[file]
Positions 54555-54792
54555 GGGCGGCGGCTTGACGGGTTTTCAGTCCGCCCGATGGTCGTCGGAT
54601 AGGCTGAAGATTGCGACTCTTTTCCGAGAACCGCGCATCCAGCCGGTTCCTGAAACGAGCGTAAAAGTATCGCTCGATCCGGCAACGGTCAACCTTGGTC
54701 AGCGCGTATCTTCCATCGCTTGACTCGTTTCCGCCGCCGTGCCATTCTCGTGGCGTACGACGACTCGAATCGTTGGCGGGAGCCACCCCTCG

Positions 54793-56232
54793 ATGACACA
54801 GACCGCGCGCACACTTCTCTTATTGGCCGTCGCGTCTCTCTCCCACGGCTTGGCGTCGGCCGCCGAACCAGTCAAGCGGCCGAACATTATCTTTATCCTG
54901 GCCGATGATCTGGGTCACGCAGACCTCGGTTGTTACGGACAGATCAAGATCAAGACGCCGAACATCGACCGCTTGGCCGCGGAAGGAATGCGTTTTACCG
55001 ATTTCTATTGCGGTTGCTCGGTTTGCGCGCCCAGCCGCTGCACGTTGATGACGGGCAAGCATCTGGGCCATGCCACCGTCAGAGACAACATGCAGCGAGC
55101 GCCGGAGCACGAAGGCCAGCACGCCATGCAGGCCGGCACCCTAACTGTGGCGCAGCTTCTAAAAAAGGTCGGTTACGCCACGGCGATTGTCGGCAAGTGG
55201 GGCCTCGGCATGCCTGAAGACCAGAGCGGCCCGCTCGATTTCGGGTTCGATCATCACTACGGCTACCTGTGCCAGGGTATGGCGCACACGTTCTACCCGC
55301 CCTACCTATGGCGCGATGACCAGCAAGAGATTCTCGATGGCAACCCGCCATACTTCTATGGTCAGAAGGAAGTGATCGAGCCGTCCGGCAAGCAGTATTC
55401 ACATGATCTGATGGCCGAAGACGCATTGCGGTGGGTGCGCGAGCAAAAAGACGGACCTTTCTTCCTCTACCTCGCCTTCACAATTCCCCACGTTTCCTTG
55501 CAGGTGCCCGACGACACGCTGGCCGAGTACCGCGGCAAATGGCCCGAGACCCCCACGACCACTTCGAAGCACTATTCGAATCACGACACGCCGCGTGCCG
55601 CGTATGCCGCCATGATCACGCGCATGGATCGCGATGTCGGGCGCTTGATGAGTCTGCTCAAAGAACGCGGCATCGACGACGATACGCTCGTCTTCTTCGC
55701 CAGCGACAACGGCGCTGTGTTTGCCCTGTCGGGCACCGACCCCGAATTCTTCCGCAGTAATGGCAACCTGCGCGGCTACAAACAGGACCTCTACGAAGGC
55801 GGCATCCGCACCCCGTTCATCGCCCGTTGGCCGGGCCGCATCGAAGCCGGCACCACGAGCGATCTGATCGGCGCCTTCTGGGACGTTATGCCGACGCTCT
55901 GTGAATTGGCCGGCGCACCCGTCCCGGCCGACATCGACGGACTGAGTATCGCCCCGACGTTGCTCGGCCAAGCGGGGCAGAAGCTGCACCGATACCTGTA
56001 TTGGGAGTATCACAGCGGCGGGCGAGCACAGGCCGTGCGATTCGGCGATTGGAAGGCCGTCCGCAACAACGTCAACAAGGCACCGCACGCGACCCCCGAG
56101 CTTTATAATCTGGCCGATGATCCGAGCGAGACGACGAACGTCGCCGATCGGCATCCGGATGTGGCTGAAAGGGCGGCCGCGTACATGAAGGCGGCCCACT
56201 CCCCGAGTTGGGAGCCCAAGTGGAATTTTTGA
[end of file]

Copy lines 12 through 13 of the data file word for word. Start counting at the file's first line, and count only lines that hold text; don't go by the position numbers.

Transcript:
55301 CCTACCTATGGCGCGATGACCAGCAAGAGATTCTCGATGGCAACCCGCCATACTTCTATGGTCAGAAGGAAGTGATCGAGCCGTCCGGCAAGCAGTATTC
55401 ACATGATCTGATGGCCGAAGACGCATTGCGGTGGGTGCGCGAGCAAAAAGACGGACCTTTCTTCCTCTACCTCGCCTTCACAATTCCCCACGTTTCCTTG